A while back I did an article on how to change a company’s culture (Brown, 2012). That discussion drew from the Harvard Business Review (HBR) article by Katzanbach, Steffen and Kronley about how to make culture change stick (2012). That HBR article stated that for a culture change to stick, the change leader had to do five key things:
1. Match strategy and culture
2. Focus on a few critical shifts in behavior
3. Honor the strengths of the existing culture
4. Integrate formal and informal interventions
5. Measure and monitor cultural evolution
While I agreed with all of these, I also added two activities that Katzanbach, Steffen and Kronley had overlooked:
6. Gain leadership commitment for the long haul
7. Accept the fact that some people will not like the change
Over the year and a half since I wrote the piece, I’ve had the opportunity to correspond with a few folks about that article, and have thought a lot about what I did and did not get right. The more I think about it the more I realize I made two mistakes.
The first mistake was I went along with Katzanbach, Steffen and Kronley’s approach of numbering these activities, and adding numbers to my own recommendations. Some people took these numbers as meaning that these activities had to take place in a certain order. While this may have been Katzanbach, Steffen and Kronley’s intent, the simple truth is that while all of these activities are important, the order in which they are executed may vary depending on the organization and its particular situation. One of the key drivers of how the order may vary has to do with my second mistake.
The second mistake was that I neglected to discuss the one question that must be asked before any culture change effort begins. It is a simple but important question that drives everything else. That question should this particular organization drive their culture change from the top down, or should it drive the culture change from the bottom up?
Let’s start with why an organization might want to drive a culture change from the bottom up. This approach should be taken when there are at least pockets of excellence in the existing culture, and a reasonable adjacency between where they are now and where they want to be. This approach should also be considered when the organization has the luxury of taking time to evolve the culture naturally by building on what it does best. It is similar to the core capabilities driven strategy approach recommended by people like Gary Hamel and CK Prahalad (1994), as well as the Appreciative Inquiry technique that has become so popular in the last few years (Cooperrider & Sekerka, 2003). In this case, we would want to start with activities like focusing on a few critical shifts in behavior and honoring the strengths of your existing culture. The nice part is that these kinds of culture changes are much more palatable to the people in the organization, and cause much less disruption than the top down approach.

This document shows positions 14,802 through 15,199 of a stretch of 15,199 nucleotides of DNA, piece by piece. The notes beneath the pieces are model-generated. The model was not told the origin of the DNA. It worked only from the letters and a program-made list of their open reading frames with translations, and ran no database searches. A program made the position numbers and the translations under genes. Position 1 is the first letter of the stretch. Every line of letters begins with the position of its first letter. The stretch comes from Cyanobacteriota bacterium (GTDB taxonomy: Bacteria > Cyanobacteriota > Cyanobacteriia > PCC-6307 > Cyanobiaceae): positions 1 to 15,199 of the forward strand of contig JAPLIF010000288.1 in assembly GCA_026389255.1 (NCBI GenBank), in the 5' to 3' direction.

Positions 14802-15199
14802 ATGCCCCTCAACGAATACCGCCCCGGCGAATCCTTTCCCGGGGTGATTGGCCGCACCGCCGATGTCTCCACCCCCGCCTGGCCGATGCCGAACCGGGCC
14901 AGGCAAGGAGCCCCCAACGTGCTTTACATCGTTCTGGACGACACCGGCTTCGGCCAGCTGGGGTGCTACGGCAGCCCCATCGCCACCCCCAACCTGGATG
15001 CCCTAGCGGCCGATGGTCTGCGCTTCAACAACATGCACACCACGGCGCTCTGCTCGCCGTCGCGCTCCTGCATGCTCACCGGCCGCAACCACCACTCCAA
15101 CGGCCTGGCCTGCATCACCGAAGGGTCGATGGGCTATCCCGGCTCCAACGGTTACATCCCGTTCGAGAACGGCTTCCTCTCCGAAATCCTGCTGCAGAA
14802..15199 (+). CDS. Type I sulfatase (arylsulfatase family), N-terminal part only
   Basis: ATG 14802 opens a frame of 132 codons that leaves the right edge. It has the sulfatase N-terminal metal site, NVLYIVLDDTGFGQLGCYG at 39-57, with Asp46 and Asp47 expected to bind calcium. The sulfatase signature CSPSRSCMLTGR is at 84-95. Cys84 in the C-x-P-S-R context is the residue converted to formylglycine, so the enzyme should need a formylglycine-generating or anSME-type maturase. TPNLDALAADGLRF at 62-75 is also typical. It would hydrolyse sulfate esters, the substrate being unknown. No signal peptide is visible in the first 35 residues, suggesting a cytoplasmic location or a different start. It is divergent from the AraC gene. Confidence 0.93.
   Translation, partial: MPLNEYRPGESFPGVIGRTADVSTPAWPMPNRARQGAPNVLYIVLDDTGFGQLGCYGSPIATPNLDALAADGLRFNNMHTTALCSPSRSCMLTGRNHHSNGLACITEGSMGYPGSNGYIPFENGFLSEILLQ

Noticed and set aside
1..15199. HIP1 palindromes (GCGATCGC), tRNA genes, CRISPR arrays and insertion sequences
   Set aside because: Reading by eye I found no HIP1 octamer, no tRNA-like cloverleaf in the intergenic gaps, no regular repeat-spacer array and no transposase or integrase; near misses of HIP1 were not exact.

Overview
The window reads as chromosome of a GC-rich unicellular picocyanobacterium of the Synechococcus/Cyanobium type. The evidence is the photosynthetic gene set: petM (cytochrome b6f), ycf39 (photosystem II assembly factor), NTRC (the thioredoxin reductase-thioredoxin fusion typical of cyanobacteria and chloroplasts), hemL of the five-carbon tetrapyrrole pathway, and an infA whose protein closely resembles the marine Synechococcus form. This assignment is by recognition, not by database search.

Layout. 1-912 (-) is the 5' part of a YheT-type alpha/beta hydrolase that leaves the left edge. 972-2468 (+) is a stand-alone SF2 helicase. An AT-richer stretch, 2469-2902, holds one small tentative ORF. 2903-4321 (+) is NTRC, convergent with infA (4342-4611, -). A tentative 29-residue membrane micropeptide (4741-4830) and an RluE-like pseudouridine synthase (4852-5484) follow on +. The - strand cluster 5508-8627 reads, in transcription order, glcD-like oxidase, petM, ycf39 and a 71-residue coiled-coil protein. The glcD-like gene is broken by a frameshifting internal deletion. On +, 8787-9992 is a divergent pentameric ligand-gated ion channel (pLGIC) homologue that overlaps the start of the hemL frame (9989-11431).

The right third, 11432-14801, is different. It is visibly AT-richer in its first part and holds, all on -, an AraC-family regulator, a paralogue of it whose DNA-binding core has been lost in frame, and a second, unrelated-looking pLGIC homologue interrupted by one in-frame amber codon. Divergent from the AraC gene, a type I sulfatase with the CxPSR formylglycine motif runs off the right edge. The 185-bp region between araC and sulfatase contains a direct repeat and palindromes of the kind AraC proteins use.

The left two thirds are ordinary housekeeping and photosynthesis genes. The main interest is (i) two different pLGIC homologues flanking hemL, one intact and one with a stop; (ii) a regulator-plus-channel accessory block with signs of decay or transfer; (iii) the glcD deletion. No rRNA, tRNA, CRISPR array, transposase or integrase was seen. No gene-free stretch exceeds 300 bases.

The top down approach to culture change is recommended when an organization needs to make a dramatic change, is under pressure to fix some major issue, or is considered to be largely dysfunctional. This is a more authoritarian approach that follows Schein’s recommendation to change a culture by defining the desired future culture, creating processes that support that vision, and then forcing people to adopt those processes until they become habit (2004). This kind of change also requires that we gain leadership commitment for the long haul and that we get them to accept the fact that some people will not like the change. We also have to accept the fact that many of those people who don’t like the change in culture will leave the organization. That is just fine, however, because they can then be replaced with new individuals who are more willing to embrace the new culture and new vision.
So which is the best way to change a culture? The simple truth is it all depends on where the organization is now and where it wants to be in the future. And if we don’t look to that future and drive towards the culture we want, we are very likely to end up with a culture we never intended.
Brown, J. (2012, November 12). 7 steps to change business culture. Retrieved from http://online.ben.edu/programs/msmob/resources/7-steps-to-effectly-change-business-culture
Cooperrider, D. L., & Sekerka, L. E. (2003). Toward a theory of positive organizational change. In K. S. Cameron, J. E. Dutton, & R. E. Quinn (Eds.), Positive organizational scholarship (pp. 225–240). San Francisco, CA: Berrett-Koehler.
Hamel, G., & Prahalad, C. K. (1994). Competing for the future. Boston, MA: Harvard Business School Press.
Katzenbach, J.R., Steffen, I. & Kronley, C. (2012). Culture change that sticks. Harvard Business Review, 90, 111-117
Schein, E.H. (2004). Organizational culture and leadership. San Francisco, CA. Jossey-Bass
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About the Author
Jimmy Brown, Ph.D. is a senior level management consultant with eighteen years of experience leading efforts to develop and implement practical strategies for business performance improvement. Dr. Brown has held senior level consulting positions at leading firms such as Booz-Allen & Hamilton, Accenture and Hewlett-Packard.